Monroe Presents Seminars, Exhibition at "Body of Steel III"

Feb. 1, 1998
Monroe Truck Equipment presented new products and several industry speakers at its third annual "Body of Steel" show December 4-5 in Stevens Point, Wisconsin.Speakers

Monroe Truck Equipment presented new products and several industry speakers at its third annual "Body of Steel" show December 4-5 in Stevens Point, Wisconsin.

Speakers at the exhibition included Joel Paulson, Crysteel Manufacturing, who gave a presentation on exotic steels, and Bob Raybuck, technical services manager of the National Truck Equipment Association, who spoke on federal excise tax. In addition to speakers, Monroe displayed a variety of municipal and private trucks, including several trucks for attendees to test drive.

"We hold this event to reach out to our buyers and end users," said Garrett Floor, Monroe Truck Equipment sales manager.

Monroe exhibited 15 dump trucks, several trucks fitted with snow and ice control equipment, and a high-rail truck. On display was a 1998 Western Star chassis fitted with a Crysteel Paradox RoxBox dump body that uses several newly designed Crysteel innovations. The body is the first Paradox RoxBox to be fitted with a hydraulically operated tailgate. It uses a patent-pending oscillating collar to prevent cylinder damage when raising the body on uneven terrain that would normally cause binding. Crysteel developed the collar through testing that showed up to a two-inch gap between body and frame rails during extreme off-level conditions.

Available for test-driving was a Chevrolet T7500 cabover fitted with a 10-ft snowplow and underbody scraper. The truck, powered by a 250-hp Caterpillar engine, weighs less than 30,000-lb with fuel and driver.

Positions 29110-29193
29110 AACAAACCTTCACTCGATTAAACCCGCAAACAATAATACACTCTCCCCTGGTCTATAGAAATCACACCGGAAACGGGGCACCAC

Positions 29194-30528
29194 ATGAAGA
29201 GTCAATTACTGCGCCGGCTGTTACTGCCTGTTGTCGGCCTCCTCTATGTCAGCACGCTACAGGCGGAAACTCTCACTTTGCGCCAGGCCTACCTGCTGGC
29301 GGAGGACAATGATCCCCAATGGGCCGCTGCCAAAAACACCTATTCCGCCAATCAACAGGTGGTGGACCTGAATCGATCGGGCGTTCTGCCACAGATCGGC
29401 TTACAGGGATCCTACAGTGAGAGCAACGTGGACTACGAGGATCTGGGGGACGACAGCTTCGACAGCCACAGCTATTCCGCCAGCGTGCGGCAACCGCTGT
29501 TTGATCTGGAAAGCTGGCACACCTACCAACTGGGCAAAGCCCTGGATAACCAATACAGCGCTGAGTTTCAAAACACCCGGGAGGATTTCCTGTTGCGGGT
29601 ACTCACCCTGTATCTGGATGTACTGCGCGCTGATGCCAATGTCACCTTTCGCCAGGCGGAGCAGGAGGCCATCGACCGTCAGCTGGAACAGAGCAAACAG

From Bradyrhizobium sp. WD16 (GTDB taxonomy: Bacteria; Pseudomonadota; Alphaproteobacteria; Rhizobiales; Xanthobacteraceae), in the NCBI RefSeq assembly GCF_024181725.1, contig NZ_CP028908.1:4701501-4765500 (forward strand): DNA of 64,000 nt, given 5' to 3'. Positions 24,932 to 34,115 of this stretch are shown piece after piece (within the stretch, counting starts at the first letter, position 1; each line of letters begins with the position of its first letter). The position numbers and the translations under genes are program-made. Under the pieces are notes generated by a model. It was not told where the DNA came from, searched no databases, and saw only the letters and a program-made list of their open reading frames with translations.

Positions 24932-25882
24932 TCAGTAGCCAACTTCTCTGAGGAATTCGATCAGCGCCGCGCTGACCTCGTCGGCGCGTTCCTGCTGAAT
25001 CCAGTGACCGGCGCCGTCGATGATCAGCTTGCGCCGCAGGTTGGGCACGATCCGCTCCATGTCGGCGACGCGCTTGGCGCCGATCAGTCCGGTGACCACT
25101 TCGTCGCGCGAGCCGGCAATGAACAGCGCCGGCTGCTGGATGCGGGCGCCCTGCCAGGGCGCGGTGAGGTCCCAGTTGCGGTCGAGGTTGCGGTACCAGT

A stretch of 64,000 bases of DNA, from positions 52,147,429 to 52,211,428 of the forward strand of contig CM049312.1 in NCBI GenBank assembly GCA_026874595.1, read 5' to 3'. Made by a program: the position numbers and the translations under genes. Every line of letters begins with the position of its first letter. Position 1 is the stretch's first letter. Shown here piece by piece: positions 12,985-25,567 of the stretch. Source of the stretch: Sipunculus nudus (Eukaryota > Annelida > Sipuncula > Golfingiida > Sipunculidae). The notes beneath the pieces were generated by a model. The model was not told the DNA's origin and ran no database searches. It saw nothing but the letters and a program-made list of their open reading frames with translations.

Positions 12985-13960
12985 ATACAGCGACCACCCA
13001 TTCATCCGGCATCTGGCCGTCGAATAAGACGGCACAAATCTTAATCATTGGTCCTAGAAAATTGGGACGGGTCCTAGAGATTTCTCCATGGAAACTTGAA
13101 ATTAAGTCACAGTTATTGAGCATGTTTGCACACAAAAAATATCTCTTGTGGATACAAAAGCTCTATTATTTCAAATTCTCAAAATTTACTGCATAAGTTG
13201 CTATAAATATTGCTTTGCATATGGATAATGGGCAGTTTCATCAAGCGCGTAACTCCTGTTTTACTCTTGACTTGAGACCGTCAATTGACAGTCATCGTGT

It was fitted with a 12-ft Crysteel tipper body containing a Monroe spreader and a pre-wetting system with two 75-gallon tanks. Ice-control material distribution is metered via a Ravin control unit. With a 140-inch wheelbase, the truck is designed for cul-de-sac use and has a 59'6" turning radius.

"This is the first of these vehicles to be built to this spec by Monroe," said Floor. "GM designed this vehicle with a heavier front end to handle the added weight of a plow."

Other vehicles on display included: A Mitsubishi FG 4x4 cabover fitted with a Boss 92-inch V-plow and a platform body built for Monroe by Parkhurst Manufacturing Inc. Monroe performed a weight distribution analysis to ensure that the custom front plow mount did not overload the front axle. Added weight on the front axle is counterbalanced by body weight.

A Chevrolet Lo-Pro 4x4 crew-cab conversion that can use a Caterpillar engine and Allison automatic transmission. Original equipment hardware such as doors, glass, and roof panel are used in the conversion.

A Chevrolet CK3500 with a Crysteel Triple-Tipper dump body.

1998 model Mack, Peterbuilt, Kenworth, and Freightliner chassis fitted with various dump bodies.